Michigan Father Arrested for Taking Off With Son, Despite Shared Custody
November 12, 2020 Custody
A Michigan man was recently placed in handcuffs by state police officers after refusing to return his four-year-old boy to his mother.
Mark Petrick was arrested in Kingsley some three months after he was scheduled to return the boy to his mother in Wisconsin, according to the Traverse City Record Eagle. The child’s mother told police that Petrick simply did not show up on the return date and then threatened that she would never see the child again.
The boy “was recovered by troopers without incident,” the Record Eagle reports. Petrick, meanwhile, was charged with parental kidnapping.
Abigail Petrick, the child’s mother, said she last saw him on July 17. He was supposed to be staying with his father for just five days.
“Every day’s been an eternity,” she told a local Fox News affiliate.
A local man who had seen a photo of the boy in a Facebook post alerting the community that he was missing spotted the child in Kingsley, the Record Eagle reports. He told police that the child was living with a man who turned out to be his father in a recreational vehicle behind a repair shop.
How to Handle a Child Custody Dispute in Michigan
Kraayeveld Law is a family law firm whose Grand Rapids child custody attorney helps people resolve child custody and other family-related legal issues. We understand the pain and stress that these problems can create, and we work diligently to resolve them on optimal terms for the people we represent.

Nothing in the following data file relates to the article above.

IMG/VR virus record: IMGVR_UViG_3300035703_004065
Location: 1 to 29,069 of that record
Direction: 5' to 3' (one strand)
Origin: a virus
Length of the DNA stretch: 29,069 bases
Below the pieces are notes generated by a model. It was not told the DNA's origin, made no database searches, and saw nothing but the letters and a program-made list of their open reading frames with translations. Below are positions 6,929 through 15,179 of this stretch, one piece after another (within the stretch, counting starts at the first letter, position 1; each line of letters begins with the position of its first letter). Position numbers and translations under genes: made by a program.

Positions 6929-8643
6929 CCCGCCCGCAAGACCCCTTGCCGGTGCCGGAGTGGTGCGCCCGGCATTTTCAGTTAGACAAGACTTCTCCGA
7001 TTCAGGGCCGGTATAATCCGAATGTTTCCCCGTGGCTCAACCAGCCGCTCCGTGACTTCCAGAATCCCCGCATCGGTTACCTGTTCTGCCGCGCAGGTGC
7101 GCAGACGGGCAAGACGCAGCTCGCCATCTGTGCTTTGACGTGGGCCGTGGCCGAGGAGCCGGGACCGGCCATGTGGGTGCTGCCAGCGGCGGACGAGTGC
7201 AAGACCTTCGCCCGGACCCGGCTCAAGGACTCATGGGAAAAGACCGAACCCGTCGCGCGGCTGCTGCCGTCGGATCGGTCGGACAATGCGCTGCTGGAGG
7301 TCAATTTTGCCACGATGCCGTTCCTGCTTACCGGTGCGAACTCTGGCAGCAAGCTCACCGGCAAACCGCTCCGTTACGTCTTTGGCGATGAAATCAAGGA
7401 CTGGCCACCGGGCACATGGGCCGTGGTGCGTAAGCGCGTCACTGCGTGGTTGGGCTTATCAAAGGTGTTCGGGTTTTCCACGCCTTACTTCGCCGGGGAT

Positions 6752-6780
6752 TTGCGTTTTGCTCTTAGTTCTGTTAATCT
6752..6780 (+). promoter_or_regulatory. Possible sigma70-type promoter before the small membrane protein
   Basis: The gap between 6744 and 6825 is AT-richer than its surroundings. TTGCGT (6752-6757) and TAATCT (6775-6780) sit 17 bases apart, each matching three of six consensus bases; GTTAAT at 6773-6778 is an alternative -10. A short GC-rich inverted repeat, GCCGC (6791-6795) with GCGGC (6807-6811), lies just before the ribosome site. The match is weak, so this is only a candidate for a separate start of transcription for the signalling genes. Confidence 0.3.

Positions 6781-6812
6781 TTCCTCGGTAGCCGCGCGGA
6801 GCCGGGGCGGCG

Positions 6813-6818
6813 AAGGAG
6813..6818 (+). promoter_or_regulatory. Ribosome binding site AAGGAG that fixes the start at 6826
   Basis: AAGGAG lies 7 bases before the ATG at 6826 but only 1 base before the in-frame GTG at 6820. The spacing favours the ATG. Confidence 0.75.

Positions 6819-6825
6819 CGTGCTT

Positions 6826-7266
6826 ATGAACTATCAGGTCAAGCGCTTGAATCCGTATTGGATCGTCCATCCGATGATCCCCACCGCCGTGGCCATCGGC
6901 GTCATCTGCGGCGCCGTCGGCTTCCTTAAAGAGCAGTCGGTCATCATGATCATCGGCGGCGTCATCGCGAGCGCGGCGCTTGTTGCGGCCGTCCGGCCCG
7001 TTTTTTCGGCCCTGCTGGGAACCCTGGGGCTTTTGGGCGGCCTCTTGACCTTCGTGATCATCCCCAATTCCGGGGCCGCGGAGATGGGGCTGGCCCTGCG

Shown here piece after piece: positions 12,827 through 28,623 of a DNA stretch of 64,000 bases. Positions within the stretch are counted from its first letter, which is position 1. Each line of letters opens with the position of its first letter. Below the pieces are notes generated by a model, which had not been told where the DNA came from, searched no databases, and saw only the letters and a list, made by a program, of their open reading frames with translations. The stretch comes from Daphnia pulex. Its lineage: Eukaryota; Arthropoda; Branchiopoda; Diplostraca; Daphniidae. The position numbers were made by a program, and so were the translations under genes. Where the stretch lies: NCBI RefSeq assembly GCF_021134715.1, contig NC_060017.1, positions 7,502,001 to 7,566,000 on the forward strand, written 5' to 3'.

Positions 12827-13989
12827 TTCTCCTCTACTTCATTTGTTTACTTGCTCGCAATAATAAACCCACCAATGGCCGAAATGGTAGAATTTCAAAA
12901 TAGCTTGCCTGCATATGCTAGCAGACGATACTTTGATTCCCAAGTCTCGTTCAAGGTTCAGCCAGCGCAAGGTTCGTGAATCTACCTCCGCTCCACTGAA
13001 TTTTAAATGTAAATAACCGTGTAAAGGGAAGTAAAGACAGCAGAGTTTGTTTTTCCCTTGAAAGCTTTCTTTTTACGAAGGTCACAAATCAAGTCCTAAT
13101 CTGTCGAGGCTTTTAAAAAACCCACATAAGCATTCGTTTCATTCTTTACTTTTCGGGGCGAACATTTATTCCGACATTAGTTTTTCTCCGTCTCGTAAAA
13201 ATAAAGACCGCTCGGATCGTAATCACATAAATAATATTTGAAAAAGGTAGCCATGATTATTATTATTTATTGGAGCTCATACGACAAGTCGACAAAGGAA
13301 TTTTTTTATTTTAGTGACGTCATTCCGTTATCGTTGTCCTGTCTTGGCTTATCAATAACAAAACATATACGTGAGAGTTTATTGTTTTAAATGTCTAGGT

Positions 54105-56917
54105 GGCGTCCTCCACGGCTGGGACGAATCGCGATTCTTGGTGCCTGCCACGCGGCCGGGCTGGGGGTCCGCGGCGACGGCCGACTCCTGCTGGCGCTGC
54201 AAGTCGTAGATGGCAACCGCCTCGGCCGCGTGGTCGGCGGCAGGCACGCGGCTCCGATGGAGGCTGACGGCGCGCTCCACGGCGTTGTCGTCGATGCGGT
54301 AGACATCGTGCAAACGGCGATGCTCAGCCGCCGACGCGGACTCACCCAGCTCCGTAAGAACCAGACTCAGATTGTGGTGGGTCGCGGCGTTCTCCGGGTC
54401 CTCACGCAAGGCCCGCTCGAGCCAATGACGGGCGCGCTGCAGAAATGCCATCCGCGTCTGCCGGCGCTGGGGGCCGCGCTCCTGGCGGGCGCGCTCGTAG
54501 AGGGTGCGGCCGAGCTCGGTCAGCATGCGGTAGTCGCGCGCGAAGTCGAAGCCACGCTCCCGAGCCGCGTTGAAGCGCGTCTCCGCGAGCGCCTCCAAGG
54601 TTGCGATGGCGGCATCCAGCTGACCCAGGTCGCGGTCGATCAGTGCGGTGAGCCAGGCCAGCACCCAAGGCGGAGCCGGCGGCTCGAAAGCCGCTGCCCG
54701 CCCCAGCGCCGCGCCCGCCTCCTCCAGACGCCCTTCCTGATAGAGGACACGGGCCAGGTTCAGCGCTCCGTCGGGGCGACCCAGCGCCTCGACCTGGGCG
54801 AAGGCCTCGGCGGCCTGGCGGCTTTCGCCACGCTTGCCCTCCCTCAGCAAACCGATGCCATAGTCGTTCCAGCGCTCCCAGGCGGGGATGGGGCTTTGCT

The Petrick situation highlights just how contentious child custody or visitation disputes can get. Leaving with a child and refusing to return him or her to the other parent at an agreed-upon time usually is not the answer. Our firm can help parents explore a better approach.
There are two types of child custody: physical and legal. Physical custody refers to where the child lives, while legal custody determines who has the right to make certain decisions about the child’s life. Both forms of custody can be either sole – with one parent having custody – or joint, shared by the parents.
Michigan courts that make a custody decision look at various factors to determine the “best interest” of the child. Those factors include each parent’s relationship with the child, capacity to care for the child, willingness to foster a close relationship between the child and the other parent, as well as the child’s “reasonable preference,” among others.
A court can also reconsider and modify a custody arrangement if there has been a change in circumstances that justifies the modification.
Consult a Grand Rapids Child Custody Attorney
At Kraayeveld Law, a Grand Rapids child custody attorney can help you efficiently resolve a wide range of issues related to child custody, visitation, and support. We take the time to understand each client’s unique needs and craft a legal strategy designed to meet their goals.